Royal honour for ancient woodland

Monday 9th May 2022 4:00 pm
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Horner Woods
Horner Woods (National Trust )

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AN ancient woodland in West Somerset has been chosen as part of a nationwide network of 70 ancient woodlands and trees to be dedicated to the Queen in celebration of the Platinum Jubilee.

The National Trust said it is “delighted” that Horner Woods in Somerset is among ancient woodlands and ancient trees in its care in the South West to have been chosen for the Queen’s Green Canopy initiative.

The initiative was launched by the Prince of Wales, who is Patron of The Queen’s Green Canopy.

It’s a UK-wide network of 70 ancient woodlands and 70 ancient trees. The chosen locations reflect a range of themes - Royal, history, children, education, literature/creative arts, science, conservation, communities, health and wellbeing.

Horner Woods is one of the largest unenclosed ancient semi-natural woodlands in the UK. In 1995 it was made a National Nature Reserve together with the surrounding Dunkery moorland.

Evidence of humans living in and using the woodland dating back thousands of years to the Bronze and Iron Ages. Seven settlements in the wood, six of which are still occupied, are recorded in the Doomsday book (a manuscript record of the “Great Survey” of much of England and parts of Wales completed in 1086 by order of William the Conqueror).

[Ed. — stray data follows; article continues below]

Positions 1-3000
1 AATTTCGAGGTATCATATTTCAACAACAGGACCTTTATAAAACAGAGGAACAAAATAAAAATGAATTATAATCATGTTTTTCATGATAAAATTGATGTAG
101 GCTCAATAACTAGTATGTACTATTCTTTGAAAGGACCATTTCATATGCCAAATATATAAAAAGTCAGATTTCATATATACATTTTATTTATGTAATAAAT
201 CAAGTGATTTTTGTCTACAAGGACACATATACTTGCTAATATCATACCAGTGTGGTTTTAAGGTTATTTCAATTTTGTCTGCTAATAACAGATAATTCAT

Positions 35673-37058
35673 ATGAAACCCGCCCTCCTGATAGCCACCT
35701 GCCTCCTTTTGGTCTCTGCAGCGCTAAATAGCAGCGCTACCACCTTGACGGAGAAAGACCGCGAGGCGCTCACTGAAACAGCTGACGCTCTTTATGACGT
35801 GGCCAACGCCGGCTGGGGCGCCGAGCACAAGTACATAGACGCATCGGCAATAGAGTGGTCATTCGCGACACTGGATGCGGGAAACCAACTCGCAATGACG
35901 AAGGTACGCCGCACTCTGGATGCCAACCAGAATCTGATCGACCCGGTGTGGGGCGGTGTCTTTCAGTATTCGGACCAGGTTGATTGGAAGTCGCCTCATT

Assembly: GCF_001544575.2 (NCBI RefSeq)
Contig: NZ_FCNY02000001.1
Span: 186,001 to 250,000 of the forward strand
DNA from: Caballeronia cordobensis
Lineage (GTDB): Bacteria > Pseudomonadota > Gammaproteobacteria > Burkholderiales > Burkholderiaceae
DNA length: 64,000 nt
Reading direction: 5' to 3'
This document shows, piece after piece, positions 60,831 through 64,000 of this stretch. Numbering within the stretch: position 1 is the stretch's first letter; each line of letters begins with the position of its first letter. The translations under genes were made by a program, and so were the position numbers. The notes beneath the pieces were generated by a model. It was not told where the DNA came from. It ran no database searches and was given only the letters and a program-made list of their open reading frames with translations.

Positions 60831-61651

Matt Stanway, National Trust Trees and Woodlands Advisor in the South West said: “We are delighted to have five woodlands and eight of our notable trees included in this prestigious list and dedicated to The Queen’s remarkable 70-year reign.

“Trees mean so much to so many people and these dedications present a wonderful opportunity to share the brilliant stories of some of the UK’s most significant trees and woodlands which have themselves witnessed remarkable periods in history and have their own stories to tell.”

Established over hundreds of years, the chosen woodlands and trees represent the diverse canopy of the four nations, it is a celebration of our living heritage.

All the woodlands and trees have a story to tell. Some are famous specimens and others have a local significance.

These ancient natural spaces hold significance and meaning for so many people in many different ways. They are symbols of community pride, places to connect socially and vital spaces for health and wellbeing activities. By sharing the stories behind the ancient woodlands and trees, as well as the incredible efforts that are made to protect them, The Queen’s Green Canopy aims to raise awareness of these treasured habitats and the importance of conserving them for future generations.

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